16. Ori Pomerantz says:

    May I ask an ignorant Chiloni question? It seems to me that there are three levels of potential involvement of Torah sages:

    1. Issues that do not require a Torah sage. If you see somebody choking, you administer Heimlich. There is no time, nor need, to consult a Torah sage. We all know that Gdoley Israel believe Pikuach Nefesh is important.

    2. Issues where a Torah sage’s opinion counts, but is not necessarily decisive.

    3. Halachic issues, where a Rabbi’s opinion is binding.

    Does Daat Torah involve issues in the second category, or the third? Yitzchok Adlerstein seems to be discussing the second category, but the Chazon Ish’s quote given by Bari seems to refer to the third.

    Am I misunderstanding anything?

  17. Michoel says:

    It seems that some understand daas Torah to be the opposite of independent thought. I would argue that my independent thought is a component of how daas Torah is supposed to function. A long the lines of what Dilbert quoted from Rav Nebenzahl, several times when I asked my Rosh Yeshiva “life questions” (meaning non-halachic), my impression was that he was disappointed that I did not have the independence of thought to come to my own decision without him. This Rosh Yeshiva serves on the Moetzes of the Agudah. Each individual should try to understand what the Torah’s daas is in a given circumstance. If after exerting his mind he doesn’t have an answer, he should ask someone of greater daas Torah. The Chazon Ish quote by Bari was said in reference to a klal issue. I don’t see any reason to assume that the Chazon Ish would tell us to not think for ourselves in our individual lives. When the Chazon Ish decided to move to Eretz Yisrael, I am not aware that he asked the Chafetz Chaim whether or not it was a good idea. (It seems from the Artscroll bio that he decided on his own.)

  18. Aryeh says:

    “The Gedolim of yesteryear (at least the Litvish ones) did not have entourages, spokesman, and handlers. They were accessible, answered their own phones, and probably put on their pants one leg at a time just like the rest of us.”

    Yesteryear? That’s the case today as well. R’ Shmuel Kamenetsky and R’ Israel Belsky are very accessible and you can call their phone and they will actually pick up (in my own personal experience). Maybe you’re calling the wrong gedolim :).

  19. DMZ says:

    Nice article. I’m often conflicted about it myself. However, there’s one thing missing from it, which is the role of tzaddikim in all of this. Are we making an assumption that these Torah scholars are all particularly righteous? Wouldn’t G-d be handing out divine inspiration to the righteous, not just the learned?

  20. Shlomo says:

    Even in halachic issues, where the posek is clearly the final authority, there is a need for independent thought. At the very least, without studying the issues to the best of your ability, you often won’t be able to ask intelligent questions!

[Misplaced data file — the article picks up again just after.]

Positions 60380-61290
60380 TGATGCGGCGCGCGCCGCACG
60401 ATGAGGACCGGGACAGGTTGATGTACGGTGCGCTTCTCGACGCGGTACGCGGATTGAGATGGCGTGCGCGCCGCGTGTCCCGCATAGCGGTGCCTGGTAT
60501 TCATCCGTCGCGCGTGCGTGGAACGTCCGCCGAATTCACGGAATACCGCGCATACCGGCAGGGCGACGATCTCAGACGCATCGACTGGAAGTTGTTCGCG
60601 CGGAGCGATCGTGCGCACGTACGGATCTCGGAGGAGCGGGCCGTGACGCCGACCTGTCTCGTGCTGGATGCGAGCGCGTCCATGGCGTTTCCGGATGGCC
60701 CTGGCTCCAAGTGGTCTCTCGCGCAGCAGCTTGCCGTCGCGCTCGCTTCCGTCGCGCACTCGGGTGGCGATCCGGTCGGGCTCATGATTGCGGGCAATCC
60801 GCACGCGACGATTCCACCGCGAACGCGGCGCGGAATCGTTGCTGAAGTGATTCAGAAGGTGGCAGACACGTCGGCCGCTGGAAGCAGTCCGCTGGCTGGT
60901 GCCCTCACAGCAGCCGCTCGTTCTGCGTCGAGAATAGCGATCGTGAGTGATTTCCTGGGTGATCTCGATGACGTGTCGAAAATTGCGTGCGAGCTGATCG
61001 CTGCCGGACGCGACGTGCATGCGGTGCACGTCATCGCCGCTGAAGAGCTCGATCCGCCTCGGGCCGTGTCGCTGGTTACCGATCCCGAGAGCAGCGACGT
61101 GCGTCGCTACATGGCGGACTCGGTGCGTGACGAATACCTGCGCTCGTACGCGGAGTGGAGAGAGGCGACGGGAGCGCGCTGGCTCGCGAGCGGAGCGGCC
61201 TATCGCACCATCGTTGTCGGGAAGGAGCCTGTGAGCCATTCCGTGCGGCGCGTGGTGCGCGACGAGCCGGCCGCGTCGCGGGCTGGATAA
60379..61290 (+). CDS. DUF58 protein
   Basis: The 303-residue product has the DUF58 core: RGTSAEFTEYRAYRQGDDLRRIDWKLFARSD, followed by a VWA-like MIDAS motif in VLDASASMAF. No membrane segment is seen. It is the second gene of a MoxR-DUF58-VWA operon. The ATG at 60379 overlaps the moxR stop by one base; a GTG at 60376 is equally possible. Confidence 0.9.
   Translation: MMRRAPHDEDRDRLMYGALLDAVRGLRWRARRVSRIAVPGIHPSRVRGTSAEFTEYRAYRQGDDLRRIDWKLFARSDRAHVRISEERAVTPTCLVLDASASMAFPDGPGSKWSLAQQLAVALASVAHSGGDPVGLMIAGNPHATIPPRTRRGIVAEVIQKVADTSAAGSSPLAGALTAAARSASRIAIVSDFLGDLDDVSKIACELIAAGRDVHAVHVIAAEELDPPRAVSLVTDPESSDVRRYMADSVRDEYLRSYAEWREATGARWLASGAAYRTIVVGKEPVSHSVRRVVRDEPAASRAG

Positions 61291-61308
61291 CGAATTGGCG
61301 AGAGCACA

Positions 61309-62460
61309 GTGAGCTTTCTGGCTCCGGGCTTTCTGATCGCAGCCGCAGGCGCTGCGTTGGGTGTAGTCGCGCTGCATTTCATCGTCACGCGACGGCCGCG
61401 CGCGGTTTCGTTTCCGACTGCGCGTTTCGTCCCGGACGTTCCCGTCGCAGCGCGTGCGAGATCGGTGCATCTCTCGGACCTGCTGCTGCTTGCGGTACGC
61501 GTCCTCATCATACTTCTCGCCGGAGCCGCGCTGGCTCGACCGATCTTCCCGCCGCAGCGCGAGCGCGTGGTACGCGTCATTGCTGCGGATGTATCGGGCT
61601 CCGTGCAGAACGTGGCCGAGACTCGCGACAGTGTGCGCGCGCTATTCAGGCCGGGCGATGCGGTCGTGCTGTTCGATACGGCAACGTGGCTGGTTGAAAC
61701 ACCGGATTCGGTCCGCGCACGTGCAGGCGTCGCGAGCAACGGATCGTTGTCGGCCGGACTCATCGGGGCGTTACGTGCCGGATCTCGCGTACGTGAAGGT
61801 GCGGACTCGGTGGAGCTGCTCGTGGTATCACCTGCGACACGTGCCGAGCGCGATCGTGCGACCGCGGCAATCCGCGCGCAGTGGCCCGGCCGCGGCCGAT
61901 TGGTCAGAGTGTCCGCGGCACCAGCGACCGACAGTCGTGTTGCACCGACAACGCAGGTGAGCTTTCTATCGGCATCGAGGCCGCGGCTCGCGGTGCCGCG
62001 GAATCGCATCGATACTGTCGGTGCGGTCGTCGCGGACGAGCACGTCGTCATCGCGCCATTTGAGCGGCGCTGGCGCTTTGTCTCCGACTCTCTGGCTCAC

21. Baruch Horowitz says:

    “Even in halachic issues, where the posek is clearly the final authority, there is a need for independent thought.”

    Absolutely. The notion, usually implicit in some people’s relationship to the concept, that Daas Torah means that one is not permitted to think or express an opinion, does a disservice to the idea.

    E.g., take the following conversation I’ve occasionally witnessed:

    A: “What’s the positives and negatives, or complexities of idea X, or action Y ?”

    B: “I don’t know–ask the Gedolim.”

    One can be “A”, and be a charedi in good standing, l’mehadrin !

  22. Bob Miller says:

    Baruch Horowitz (December 13, 2006 @ 1:18 pm) makes an importnat point.

    Moreover, if you live in blissful ignorance,

    1. You have neglected the mitzvah of Talmud Torah

    2. You can’t properly formulate or communicate a shaila to a Gadol or any other posek

    3. You can’t figure out the full, true meaning of his answer.

  23. Tal Benschar says:

    Let me throw out an idea that I had on this, perhaps it is half-baked, but here it is for what it is worth.

    In secular law, there is a concept of “discretion” which a judge — usually a trial judge — has, and the Court of Appeals should defer to his judgment unless the decision was an “abuse of discretion” — usually something really outrageous. As the concept is explained, there are certain decisions where there is no clear yes or no, black or white answer. There has to be some level of discretion for the judge to, for example, run his courtroom, determine the order of presenting evidence, etc. The Court of Appeals is supposed to defer to the trial judge not because he is smarter (in fact they, as three or five judges probably have greater collective wisdom) but because someone has to make the decision, and it is the judge who has been vested with that power.

    In other words, with power and leadership, there comes a certain element of making a discretionary “judgment call” type of decision. That is the nature of leadership — there are many factors which go into making a leadership decision, some of which may pull the person in a different direction. One can always second-guess the decision, since it is based on weighing multiple competing factors. But inherent in the person being the leader is that his “judgment call” type decisions deserve deference.